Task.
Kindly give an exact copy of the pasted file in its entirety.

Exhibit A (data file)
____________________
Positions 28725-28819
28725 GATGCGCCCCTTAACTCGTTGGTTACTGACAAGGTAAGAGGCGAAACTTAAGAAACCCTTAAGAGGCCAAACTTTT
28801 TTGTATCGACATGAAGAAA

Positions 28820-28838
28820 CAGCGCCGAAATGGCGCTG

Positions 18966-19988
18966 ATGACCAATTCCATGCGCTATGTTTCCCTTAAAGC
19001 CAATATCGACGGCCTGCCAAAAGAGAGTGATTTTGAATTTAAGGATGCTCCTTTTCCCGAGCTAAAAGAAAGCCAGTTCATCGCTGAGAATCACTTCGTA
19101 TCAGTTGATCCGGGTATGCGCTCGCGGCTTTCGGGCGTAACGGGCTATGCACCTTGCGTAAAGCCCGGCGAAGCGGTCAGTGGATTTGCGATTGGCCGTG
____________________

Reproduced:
Positions 28725-28819
28725 GATGCGCCCCTTAACTCGTTGGTTACTGACAAGGTAAGAGGCGAAACTTAAGAAACCCTTAAGAGGCCAAACTTTT
28801 TTGTATCGACATGAAGAAA

Positions 28820-28838
28820 CAGCGCCGAAATGGCGCTG

Positions 18966-19988
18966 ATGACCAATTCCATGCGCTATGTTTCCCTTAAAGC
19001 CAATATCGACGGCCTGCCAAAAGAGAGTGATTTTGAATTTAAGGATGCTCCTTTTCCCGAGCTAAAAGAAAGCCAGTTCATCGCTGAGAATCACTTCGTA
19101 TCAGTTGATCCGGGTATGCGCTCGCGGCTTTCGGGCGTAACGGGCTATGCACCTTGCGTAAAGCCCGGCGAAGCGGTCAGTGGATTTGCGATTGGCCGTG